The Arbor Company Senior Living Blog

Arbor's Recommended Reading List for Adults with Aging Parents

Feb 7, 2019 5:00:00 PM / Chris Harper Chris Harper

GettyImages-872818734 (1)Aging is different for everyone, as every adult child of an aging parent learns. Some people find themselves suddenly thrown, unprepared, into the role of caregiver following a catastrophic diagnosis. Others slowly ease into a caregiving role over many years as an aging parent slowly, steadily, almost imperceptibly declines. And some never become caregivers at all, but worry about what the future might hold.

No matter where you are in the aging journey, a little preparation goes a long way. There’s something profoundly soothing about knowing that others have experienced the same situations you have. Recognizing your parent in another parent’s story can provide immense clarity. Reading is fun and relaxing, offering a chance for some quiet repose after a long day. So here is a reading list of our top picks for children of aging parents.

Meaningful Connections: Positive Ways to Be Together When a Loved One Has Dementia 

Over three decades, Nancy Kriseman has honed the art of building and maintaining strong relationships with family members with dementia. In Meaningful Connections, Kriseman helps readers understand how to gauge a loved one’s cognitive ability, and she provides suggestions to cater communication styles to promote engagement. Kriseman also highlights the importance of using a loved one’s hobbies and interests as a bridge to building meaningful relationships today.

Where the Light Gets In: Losing My Mother Only to Find Her Again

Primary progressive aphasia (PPA) is a poorly understood variant of frontotemporal dementia. It often goes undiagnosed or incorrectly diagnosed. If your loved one is having trouble with language, this book offers compassionate support and the profound reassurance that you’re not alone. It also goes much further than offering advice to those struggling with PPA. The lessons it offers in finding meaning in suffering, in the value of caregiving, and in the challenges and triumphs inherent in changed roles apply to aging and caregiving of all varieties.

Being Mortal: Medicine and What Matters in the End

This touching and deeply philosophical book argues that medicine often neglects quality of life in favor of length of life. For families struggling with end-of-life decisions or grappling with ultimate questions of meaning, this book offers both comforting advice and a sobering wake-up call.

Can’t We Talk about Something More Pleasant?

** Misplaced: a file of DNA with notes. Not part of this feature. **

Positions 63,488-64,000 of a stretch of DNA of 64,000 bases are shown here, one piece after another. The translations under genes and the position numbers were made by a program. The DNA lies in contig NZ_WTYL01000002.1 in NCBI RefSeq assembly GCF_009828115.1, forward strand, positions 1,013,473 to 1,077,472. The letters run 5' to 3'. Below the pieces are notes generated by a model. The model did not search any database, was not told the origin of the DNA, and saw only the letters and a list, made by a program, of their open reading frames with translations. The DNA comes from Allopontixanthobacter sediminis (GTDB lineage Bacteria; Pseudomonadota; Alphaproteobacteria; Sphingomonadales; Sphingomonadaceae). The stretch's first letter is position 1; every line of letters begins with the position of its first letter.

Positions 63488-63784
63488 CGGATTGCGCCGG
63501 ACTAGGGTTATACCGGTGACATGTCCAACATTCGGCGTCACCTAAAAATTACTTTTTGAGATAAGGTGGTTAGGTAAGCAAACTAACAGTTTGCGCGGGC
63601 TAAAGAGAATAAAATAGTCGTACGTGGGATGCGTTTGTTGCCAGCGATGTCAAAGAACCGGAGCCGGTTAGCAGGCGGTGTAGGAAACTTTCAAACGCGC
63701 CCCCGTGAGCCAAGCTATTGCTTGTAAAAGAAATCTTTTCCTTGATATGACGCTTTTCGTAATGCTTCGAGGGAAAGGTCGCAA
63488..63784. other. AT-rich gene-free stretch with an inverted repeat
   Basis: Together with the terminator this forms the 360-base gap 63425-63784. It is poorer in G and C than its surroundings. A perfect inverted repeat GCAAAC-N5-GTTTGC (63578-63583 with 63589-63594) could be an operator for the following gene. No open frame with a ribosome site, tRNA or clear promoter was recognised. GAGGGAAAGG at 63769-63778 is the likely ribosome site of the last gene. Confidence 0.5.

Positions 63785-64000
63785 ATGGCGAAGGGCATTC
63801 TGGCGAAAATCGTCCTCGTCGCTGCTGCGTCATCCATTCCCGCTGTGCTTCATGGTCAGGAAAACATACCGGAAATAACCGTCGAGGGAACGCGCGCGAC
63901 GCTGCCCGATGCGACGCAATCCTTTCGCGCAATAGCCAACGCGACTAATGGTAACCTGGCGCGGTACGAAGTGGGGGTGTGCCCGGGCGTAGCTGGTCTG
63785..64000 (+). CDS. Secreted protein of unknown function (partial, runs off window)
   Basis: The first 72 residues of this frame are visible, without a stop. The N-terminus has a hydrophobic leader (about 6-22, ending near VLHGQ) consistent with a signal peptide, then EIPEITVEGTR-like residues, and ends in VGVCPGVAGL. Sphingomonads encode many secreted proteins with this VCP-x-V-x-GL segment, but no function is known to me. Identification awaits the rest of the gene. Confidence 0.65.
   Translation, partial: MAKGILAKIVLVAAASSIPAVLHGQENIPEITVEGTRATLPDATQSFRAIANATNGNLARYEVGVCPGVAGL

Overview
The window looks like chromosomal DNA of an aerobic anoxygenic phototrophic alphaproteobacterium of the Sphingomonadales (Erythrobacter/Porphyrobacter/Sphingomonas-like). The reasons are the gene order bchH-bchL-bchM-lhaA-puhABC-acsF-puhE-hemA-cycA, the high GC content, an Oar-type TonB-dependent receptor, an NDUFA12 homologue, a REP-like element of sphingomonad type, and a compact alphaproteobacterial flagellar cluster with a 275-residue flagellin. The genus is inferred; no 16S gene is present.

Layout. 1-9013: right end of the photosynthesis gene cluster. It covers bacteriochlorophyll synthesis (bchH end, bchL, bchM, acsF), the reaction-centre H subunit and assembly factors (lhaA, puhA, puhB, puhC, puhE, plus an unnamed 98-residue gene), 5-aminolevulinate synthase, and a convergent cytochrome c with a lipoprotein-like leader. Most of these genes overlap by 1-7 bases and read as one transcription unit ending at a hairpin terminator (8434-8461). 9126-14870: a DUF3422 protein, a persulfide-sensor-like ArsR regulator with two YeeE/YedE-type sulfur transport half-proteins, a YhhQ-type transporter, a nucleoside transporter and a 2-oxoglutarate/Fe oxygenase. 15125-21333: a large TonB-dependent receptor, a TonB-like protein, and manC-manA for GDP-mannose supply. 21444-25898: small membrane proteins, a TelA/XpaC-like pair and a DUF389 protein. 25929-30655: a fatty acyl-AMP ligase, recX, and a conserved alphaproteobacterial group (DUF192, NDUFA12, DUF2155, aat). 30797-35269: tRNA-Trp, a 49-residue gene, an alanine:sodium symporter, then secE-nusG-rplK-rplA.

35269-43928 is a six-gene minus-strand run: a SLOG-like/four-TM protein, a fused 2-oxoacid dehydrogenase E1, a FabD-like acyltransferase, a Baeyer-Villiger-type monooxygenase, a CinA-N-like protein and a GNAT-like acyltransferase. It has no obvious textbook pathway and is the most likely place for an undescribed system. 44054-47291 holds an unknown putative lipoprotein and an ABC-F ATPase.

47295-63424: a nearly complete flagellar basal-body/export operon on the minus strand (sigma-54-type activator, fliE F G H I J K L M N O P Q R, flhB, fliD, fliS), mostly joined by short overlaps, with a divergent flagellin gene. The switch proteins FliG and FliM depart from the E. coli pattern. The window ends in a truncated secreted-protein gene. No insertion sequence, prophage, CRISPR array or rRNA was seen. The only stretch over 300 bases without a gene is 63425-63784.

This often funny, occasionally serious, and always heartfelt memoir features relatable characters facing familiar challenges. Spanning several years and featuring cartoons, the story chronicles the challenges of finding help, the competing needs of seniors and their caregiver children, and everything in-between. The end product is a subtle masterpiece about what it means to be a caregiver.

Mom’s Cancer

Memoirs about caregiving are often saccharine, trying to find meaning in the apparently meaningless. Mom’s Cancer is an unflinching glimpse of life with metastatic lung cancer — but in graphic novel form. For those tired of the predictable triumph-over-adversity formula, this honest portrait offers comfort, meaning, and an occasional reality check.

Showering with Nana

Written by an elder care attorney, this book draws parallels between parenting and elder caregiving. It features an elderly grandmother who has forged an alliance with the author’s two-year-old, with both determined to thwart the author’s authority and undermine her caregiving efforts. It’s ceaselessly hilarious, but beneath the hilarity lurks an accurate and sympathetic portrait of what caregiving really entails — especially when you have young children.

When Things Fall Apart: Heart Advice for Difficult Times

Caregiving is many things, including brutal. When the burden seems too much to bear, turn to this practical guide. It’s inspired by Buddhist teachings, but has remained an international bestseller for years because of its practical, mindfulness-oriented approach toward getting through life’s most painful challenges.

The Conscious Caregiver

Too often, caregivers face an impossible challenge: lose yourself and provide excellent care, or retain a sense of self and neglect your caregiving duties. This book shows that this dilemma is a false dichotomy. You can be an excellent caregiver while still having a good and fulfilling life that includes some time and space to yourself.

Aging is a fact of life. Many people fear it, but it will happen to any of us lucky enough to live a long life. So spend some time preparing. The right senior living community can be a source of immense support for both you and your parent. To learn more, check out our free guide, The Journey to Senior Living.

Start your journey to senior living today with this step-by-step guide

Topics: Lifestyle

Chris Harper

Chris Harper

As the vice president of communications for The Arbor Company, Chris is responsible for digital marketing, public relations, technology and design.

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